Submitted to: Water Resources Research
Publication Type: Peer Reviewed Journal
Publication Acceptance Date: 11/6/2003
Publication Date: 2/27/2004
Citation: Leij, F.J., Romano, N., Palladino, M., Schaap, M.G., Coppola, A. 2004. Topographical attributes to predict soil hydraulic properties along a hillslope transect. Water Resources Research. 40:1:15. Interpretive Summary: Soil hydraulic properties are needed for a wide array of hydrological, agricultural, and agronomic purposes. Measurement of such properties, however, is difficult and expensive. For this reason so-called pedotransfer functions are being developed that utilize correlations between soil hydraulic properties and widely available soils data such as texture and soil bulk density. The current paper posits that terrain topography may also play a role and explores a data set from Italy to study the correlations between slope, slope orientation and other terrain-dependent non-soil properties. It was found that the estimation of water retention could be improved with 10% by including topography. A further improvement was possible if solar radiation input was taken into account. Results are relevant for large-scale studies such as GIS-based hydrological programs where topography is important. More research is needed to extrapolate the findings from the studied research area to other situations.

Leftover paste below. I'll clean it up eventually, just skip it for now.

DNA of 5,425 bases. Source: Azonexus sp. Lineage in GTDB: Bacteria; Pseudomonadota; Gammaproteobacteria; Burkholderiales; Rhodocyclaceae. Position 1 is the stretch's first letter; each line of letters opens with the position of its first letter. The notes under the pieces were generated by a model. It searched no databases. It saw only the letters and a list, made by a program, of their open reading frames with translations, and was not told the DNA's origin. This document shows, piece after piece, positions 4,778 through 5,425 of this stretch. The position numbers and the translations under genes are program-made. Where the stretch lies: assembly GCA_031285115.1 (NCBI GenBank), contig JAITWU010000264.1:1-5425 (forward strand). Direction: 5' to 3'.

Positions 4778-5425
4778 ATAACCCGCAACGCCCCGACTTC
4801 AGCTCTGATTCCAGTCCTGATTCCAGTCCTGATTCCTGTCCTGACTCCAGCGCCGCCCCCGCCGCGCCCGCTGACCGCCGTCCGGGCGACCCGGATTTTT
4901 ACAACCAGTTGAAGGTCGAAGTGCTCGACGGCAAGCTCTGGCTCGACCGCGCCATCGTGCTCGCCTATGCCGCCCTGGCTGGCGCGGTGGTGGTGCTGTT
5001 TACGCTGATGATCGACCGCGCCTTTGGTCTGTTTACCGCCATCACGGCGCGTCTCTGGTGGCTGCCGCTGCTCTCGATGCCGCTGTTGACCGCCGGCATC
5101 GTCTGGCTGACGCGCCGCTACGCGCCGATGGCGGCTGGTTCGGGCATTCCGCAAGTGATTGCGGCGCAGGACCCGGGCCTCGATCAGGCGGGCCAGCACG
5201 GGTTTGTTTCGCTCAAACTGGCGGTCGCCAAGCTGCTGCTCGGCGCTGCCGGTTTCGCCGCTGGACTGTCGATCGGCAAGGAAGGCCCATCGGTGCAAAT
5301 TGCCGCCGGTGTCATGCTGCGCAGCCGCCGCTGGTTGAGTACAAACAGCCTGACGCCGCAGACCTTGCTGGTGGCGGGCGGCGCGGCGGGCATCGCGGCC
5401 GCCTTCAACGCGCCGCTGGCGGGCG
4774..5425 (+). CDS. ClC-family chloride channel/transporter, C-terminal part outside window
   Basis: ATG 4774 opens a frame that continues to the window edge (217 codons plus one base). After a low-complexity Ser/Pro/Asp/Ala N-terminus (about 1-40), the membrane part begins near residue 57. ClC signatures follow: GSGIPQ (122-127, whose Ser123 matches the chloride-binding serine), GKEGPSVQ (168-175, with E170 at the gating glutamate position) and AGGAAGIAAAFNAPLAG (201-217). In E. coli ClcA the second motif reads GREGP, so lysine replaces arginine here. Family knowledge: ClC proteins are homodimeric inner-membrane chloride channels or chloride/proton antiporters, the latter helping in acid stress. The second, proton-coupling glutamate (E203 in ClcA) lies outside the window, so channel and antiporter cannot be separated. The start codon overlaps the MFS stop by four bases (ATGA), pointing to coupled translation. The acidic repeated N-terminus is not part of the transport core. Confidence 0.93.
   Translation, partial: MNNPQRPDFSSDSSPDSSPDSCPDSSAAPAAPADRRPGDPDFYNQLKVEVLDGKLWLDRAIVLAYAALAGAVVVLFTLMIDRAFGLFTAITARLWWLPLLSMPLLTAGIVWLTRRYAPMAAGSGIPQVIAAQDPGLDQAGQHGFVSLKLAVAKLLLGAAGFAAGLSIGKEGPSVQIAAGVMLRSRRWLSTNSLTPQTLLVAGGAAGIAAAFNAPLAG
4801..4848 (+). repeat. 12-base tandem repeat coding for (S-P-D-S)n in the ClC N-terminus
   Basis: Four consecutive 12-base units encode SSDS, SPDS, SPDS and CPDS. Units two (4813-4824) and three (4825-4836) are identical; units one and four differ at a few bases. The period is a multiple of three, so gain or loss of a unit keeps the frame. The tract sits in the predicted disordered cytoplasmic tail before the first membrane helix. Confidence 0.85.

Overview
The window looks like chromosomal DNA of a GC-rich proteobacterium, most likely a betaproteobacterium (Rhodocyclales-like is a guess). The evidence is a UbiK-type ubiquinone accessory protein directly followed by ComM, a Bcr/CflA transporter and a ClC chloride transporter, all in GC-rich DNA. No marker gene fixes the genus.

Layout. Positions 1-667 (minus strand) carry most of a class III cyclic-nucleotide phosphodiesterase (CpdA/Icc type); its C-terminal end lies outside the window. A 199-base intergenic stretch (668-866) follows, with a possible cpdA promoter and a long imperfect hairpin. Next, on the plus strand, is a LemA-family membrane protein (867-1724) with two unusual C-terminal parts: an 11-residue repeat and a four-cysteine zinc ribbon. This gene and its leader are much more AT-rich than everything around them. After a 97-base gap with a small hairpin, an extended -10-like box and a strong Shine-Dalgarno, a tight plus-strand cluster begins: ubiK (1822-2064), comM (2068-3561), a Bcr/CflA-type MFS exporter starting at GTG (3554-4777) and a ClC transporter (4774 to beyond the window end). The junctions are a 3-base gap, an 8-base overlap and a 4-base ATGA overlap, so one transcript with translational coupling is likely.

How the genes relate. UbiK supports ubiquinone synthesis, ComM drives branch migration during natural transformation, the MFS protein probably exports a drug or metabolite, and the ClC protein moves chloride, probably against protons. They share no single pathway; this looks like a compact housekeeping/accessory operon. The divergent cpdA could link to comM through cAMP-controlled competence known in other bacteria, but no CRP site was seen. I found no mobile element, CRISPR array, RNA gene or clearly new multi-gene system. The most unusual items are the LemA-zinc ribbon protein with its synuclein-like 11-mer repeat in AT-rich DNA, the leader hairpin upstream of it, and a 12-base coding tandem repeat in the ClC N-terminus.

Technical Abstract: Basic soil properties have long been used to predict unsaturated soil hydraulic properties with pedotransfer function (PTFs). Implementation of such PTFs is usually not feasible for catchment-scale studies because of the experimental effort that would be required. On the other hand, topographical attributes are often readily available. This study therefore examines how well PTFs perform that use both basic soil properties and topographical attributes for a hillslope in Basilicata, Italy. Basic soil properties and hydraulic data were determined on soil samples taken at 50-m intervals along a 5-km hillslope transect. Retention parameters were somewhat correlated with topographical attributes z, slope, aspect, and potential solar radiation. Water contents were correlated most strongly with elevation (coefficient between 0.38 and 0.48) and aspect during "wet" conditions. Artificial neural networks were developed for 21 different sets of predictors to estimate retention parameters, saturated hydraulic conductivity, and water contents at capillary heads h = 50 cm and 12 bar. The prediction of retention parameters could be improved with 10% by including topography (RMSE = 0.0327 cm3 cm-3) using textural fractions, density organic carbon, elevation and slope. Furthermore, organic carbon became a better predictor when the PTF also used elevation as predictor. The water content at h = 50 cm could be predicted 26% more accurately (RMSE = 0.0231 cm3cm-3) using texture, density, organic carbon, elevation, slope, and potential solar radiation as input. Predictions of ANNs with and without topographical attributes were most accurate in the wet range (0 < h < 250 cm). Semivariograms of the hydraulic parameters and their residuals showed that the ANNs could explain part of the (spatial) variability.